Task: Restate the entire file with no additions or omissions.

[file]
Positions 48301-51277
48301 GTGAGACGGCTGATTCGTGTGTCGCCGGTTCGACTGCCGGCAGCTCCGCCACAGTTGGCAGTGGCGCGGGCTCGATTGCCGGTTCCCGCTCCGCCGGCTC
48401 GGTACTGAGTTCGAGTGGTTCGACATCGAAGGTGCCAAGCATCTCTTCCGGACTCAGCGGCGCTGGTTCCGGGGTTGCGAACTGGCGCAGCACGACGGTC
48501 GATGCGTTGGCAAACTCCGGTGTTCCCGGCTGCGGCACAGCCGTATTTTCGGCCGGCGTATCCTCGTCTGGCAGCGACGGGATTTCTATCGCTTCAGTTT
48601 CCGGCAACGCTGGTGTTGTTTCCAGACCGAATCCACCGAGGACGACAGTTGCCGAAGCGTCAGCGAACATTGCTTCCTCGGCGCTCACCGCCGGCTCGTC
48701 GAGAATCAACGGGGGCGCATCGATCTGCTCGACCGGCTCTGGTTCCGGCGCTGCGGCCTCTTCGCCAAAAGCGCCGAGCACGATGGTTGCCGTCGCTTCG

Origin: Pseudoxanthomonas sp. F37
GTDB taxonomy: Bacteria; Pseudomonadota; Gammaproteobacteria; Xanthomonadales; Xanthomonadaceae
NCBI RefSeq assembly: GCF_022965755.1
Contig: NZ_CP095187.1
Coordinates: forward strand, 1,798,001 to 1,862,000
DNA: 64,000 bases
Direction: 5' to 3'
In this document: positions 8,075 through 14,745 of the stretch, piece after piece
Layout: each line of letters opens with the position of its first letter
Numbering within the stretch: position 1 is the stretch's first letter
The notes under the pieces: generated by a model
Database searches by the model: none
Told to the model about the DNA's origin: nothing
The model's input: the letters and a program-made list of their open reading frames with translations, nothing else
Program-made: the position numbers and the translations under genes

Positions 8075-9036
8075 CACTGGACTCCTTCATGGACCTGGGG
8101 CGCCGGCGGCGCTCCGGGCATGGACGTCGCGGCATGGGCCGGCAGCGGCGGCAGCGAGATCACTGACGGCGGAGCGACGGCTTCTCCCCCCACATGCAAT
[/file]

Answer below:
Positions 48301-51277
48301 GTGAGACGGCTGATTCGTGTGTCGCCGGTTCGACTGCCGGCAGCTCCGCCACAGTTGGCAGTGGCGCGGGCTCGATTGCCGGTTCCCGCTCCGCCGGCTC
48401 GGTACTGAGTTCGAGTGGTTCGACATCGAAGGTGCCAAGCATCTCTTCCGGACTCAGCGGCGCTGGTTCCGGGGTTGCGAACTGGCGCAGCACGACGGTC
48501 GATGCGTTGGCAAACTCCGGTGTTCCCGGCTGCGGCACAGCCGTATTTTCGGCCGGCGTATCCTCGTCTGGCAGCGACGGGATTTCTATCGCTTCAGTTT
48601 CCGGCAACGCTGGTGTTGTTTCCAGACCGAATCCACCGAGGACGACAGTTGCCGAAGCGTCAGCGAACATTGCTTCCTCGGCGCTCACCGCCGGCTCGTC
48701 GAGAATCAACGGGGGCGCATCGATCTGCTCGACCGGCTCTGGTTCCGGCGCTGCGGCCTCTTCGCCAAAAGCGCCGAGCACGATGGTTGCCGTCGCTTCG

Origin: Pseudoxanthomonas sp. F37
GTDB taxonomy: Bacteria; Pseudomonadota; Gammaproteobacteria; Xanthomonadales; Xanthomonadaceae
NCBI RefSeq assembly: GCF_022965755.1
Contig: NZ_CP095187.1
Coordinates: forward strand, 1,798,001 to 1,862,000
DNA: 64,000 bases
Direction: 5' to 3'
In this document: positions 8,075 through 14,745 of the stretch, piece after piece
Layout: each line of letters opens with the position of its first letter
Numbering within the stretch: position 1 is the stretch's first letter
The notes under the pieces: generated by a model
Database searches by the model: none
Told to the model about the DNA's origin: nothing
The model's input: the letters and a program-made list of their open reading frames with translations, nothing else
Program-made: the position numbers and the translations under genes

Positions 8075-9036
8075 CACTGGACTCCTTCATGGACCTGGGG
8101 CGCCGGCGGCGCTCCGGGCATGGACGTCGCGGCATGGGCCGGCAGCGGCGGCAGCGAGATCACTGACGGCGGAGCGACGGCTTCTCCCCCCACATGCAAT